Preparing for your appointmentBy Mayo Clinic staff
Your child's family doctor or pediatrician will probably make the initial diagnosis of diabetes. However, you'll likely then be referred to a doctor who specializes in metabolic disorders in children (pediatric endocrinologist). Your child's health care team will also generally include a dietitian, a certified diabetes educator, and a doctor who specializes in eye care (ophthalmologist). If your child's blood sugar levels are very high, your child's doctor may send your child to the hospital for treatment.
Because appointments can be brief, and there's often a lot of ground to cover, it's a good idea to be well prepared for any appointments you have with your child's health care team. Here's some information to help you get ready for your appointment, and what you can expect from your child's doctor.
What you can do
- Be aware of any pre-appointment restrictions. If your child's doctor is going to test your child's blood sugar, he or she may ask you to have your child refrain from eating or drinking anything but water for eight hours for a fasting glucose test or four hours for a pre-meal test. When you're making an appointment, ask if any type of fasting is necessary.
- Write down any symptoms your child is experiencing, including any that may seem unrelated.
- Ask a family member or friend to join you, if possible. Managing your child's diabetes well requires you to retain a lot of information, and it can sometimes be difficult to soak up all the information provided to you during an appointment. Someone who accompanies you may remember something that you missed or forgot.
- Take a notebook and a pen or pencil, to write down important information.
- Write down questions to ask your doctor.
Your time with your child's doctor is limited, so preparing a list of questions can help you make the most of your time together. List your questions from most important to least important in case time runs out. For type 2 diabetes in children, some basic questions to ask your child's doctor include:
- How often do I need to monitor my child's blood sugar? At what times should I check?
- What is the goal range?
- What should my child's blood sugar levels be before bedtime?
- What types of changes need to be made in the family diet?
- How can I learn about counting carbohydrates in foods?
- Should I see a dietitian to help with meal planning at home?
- How much exercise should my child get each day?
- Will my child need to take oral medicine? If so, what kind and how much?
- Does the medicine need to be taken at any particular time of the day?
- Does my child need to take insulin?
- What types of insulin delivery options are available? Which do you recommend for my child and why? How should insulin be stored?
- What are the signs and symptoms of low blood sugar in my child?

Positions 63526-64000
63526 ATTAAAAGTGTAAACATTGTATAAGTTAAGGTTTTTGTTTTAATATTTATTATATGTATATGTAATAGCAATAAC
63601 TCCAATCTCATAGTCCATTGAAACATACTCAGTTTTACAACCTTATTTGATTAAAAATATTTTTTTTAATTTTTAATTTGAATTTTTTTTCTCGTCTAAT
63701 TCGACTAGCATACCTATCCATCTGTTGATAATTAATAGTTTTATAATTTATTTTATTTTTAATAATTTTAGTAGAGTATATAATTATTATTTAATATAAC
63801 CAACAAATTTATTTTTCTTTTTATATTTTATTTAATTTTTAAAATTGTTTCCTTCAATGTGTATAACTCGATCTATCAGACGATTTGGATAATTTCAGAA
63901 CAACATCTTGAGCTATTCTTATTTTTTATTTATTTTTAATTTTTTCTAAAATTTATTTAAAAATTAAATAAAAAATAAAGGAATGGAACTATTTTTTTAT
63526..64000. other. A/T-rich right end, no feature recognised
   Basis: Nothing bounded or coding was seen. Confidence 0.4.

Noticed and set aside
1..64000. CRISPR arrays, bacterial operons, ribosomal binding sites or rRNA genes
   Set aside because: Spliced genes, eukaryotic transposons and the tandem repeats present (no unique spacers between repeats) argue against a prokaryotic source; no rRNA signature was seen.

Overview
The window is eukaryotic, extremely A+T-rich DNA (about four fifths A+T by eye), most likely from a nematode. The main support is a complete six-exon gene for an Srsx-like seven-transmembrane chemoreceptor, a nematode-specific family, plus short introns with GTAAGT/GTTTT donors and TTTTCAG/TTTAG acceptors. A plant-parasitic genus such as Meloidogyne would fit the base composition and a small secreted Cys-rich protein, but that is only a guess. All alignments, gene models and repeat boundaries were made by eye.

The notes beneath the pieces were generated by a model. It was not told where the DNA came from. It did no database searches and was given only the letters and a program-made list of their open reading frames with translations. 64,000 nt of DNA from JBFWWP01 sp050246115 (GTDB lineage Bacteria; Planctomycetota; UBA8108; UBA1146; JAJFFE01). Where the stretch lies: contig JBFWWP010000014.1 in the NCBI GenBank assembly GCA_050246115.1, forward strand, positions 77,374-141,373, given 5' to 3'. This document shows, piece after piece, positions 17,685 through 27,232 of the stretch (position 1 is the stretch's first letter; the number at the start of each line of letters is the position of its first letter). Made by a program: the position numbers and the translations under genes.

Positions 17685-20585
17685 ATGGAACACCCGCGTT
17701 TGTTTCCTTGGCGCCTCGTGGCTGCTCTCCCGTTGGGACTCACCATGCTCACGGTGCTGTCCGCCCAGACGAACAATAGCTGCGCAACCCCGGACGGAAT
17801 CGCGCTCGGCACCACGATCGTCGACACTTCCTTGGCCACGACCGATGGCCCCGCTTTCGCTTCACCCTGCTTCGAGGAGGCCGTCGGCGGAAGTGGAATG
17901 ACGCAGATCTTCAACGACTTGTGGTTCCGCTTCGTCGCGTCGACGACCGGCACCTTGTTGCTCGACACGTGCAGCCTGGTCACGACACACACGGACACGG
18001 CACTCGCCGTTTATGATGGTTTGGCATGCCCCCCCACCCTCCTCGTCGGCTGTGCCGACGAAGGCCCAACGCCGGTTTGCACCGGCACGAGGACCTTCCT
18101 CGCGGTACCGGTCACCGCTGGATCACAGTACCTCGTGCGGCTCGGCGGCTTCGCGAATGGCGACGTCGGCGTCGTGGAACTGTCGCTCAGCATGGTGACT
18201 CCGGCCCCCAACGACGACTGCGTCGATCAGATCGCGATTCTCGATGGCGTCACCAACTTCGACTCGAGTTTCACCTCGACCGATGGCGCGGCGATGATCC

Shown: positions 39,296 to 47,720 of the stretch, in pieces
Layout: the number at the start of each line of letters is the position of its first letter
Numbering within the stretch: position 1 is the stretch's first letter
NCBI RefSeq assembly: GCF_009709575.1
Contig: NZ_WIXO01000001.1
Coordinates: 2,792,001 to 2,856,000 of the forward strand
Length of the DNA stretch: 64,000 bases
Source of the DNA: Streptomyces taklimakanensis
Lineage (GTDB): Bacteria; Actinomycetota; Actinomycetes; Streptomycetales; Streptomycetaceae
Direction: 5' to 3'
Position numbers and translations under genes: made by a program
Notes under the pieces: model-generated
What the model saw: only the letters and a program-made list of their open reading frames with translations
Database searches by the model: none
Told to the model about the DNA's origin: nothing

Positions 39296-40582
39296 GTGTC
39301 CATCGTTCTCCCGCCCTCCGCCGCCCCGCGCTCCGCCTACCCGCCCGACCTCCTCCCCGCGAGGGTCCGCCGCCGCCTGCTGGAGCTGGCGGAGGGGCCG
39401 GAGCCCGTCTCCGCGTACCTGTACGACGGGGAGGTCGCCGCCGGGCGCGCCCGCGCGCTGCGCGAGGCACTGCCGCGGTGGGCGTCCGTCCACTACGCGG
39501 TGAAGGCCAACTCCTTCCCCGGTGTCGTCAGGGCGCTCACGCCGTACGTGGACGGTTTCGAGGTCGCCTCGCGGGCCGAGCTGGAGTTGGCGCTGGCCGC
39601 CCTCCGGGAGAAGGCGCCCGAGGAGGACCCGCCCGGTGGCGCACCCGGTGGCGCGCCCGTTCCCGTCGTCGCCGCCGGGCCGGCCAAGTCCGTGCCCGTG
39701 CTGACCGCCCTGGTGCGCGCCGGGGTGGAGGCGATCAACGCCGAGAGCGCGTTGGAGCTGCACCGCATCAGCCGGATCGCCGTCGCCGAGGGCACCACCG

- What are the signs of high blood sugar?
- Do I need to test my child for ketones? How is the test performed?
- What needs to be done if ketones are present?
- My child has another health condition. How can we best manage them together?
- How often does my child need to be monitored for diabetes complications? What specialists do we need to see?
- What does my child's school need to know about managing diabetes? What about summer camp?
- Are there any resources available if I'm having trouble paying for my child's diabetes supplies?
- Are there any brochures or other printed material that we can take home? What websites do you recommend?
In addition to the questions that you've prepared to ask your doctor, don't hesitate to ask additional questions that may come up during the appointment.
What to expect from your child's doctor
Your child's doctor is likely to ask a number of questions, such as:
- Do you feel confident about your child's treatment plan?
- Any questions or concerns about his or her current situation?
- How do you feel your child is coping with the diabetes and its treatment?
- Has your child experienced any low blood sugars?
- What's a typical day's diet like?
- Is your child exercising? If so, how often?
- On average, how much insulin is your child using each day?
What you can do in the meantime
If your child's blood sugar isn't well controlled, or if you're not sure about what to do in a certain situation, don't hesitate to contact your child's doctor or certified diabetes educator in between appointments for advice and guidance.
- Rosenbloom AL, et al. ISPAD clinical practice consensus guidelines 2009 compendium — Type 2 diabetes in children and adolescents. Pediatric Diabetes. 2009;10(suppl):17.
- Your guide to diabetes: Type 1 and type 2. National Institute of Diabetes and Digestive and Kidney Diseases. http://diabetes.niddk.nih.gov/dm/pubs/type1and2/. Accessed Jan. 10, 2011.
- Diabetes mellitus. The Merck Manuals: The Merck Manual for Healthcare Professionals. http://www.merckmanuals.com/professional/sec12/ch158/ch158b.html#sec12-ch158-ch158b-1105. Accessed Jan. 13, 2011.
- Standards of medical care in diabetes — 2011. Diabetes Care. 2011;34(suppl):1.
- Simms-Robinson C, et al. How does diabetes accelerate Alzheimer disease pathology? Nature Reviews: Neurology. 2010;6:551.
- Laffel L, et al. Management of type 2 diabetes mellitus in children and adolescents. http://www.uptodate.com/home/index.htm. Accessed Jan. 19, 2011.
- Ketoacidosis. American Diabetes Association. http://www.diabetes.org/type-1-diabetes/ketoacidosis.jsp. Accessed Jan. 14, 2011.
- Natural Medicines in the Clinical Management of Diabetes. Natural Medicines Comprehensive Database. http://www.naturaldatabase.com. Accessed Dec. 2, 2010.
- Shapiro S, et al. The role of complementary and alternative therapies in pediatric diabetes. Endocrinology and Metabolism Clinics of North America. 2009;38:791.
- Copeland K, et al. Management of newly diagnosed type 2 diabetes mellitus (T2DM) in children and adolescents. Pediatrics. 2013;131:364.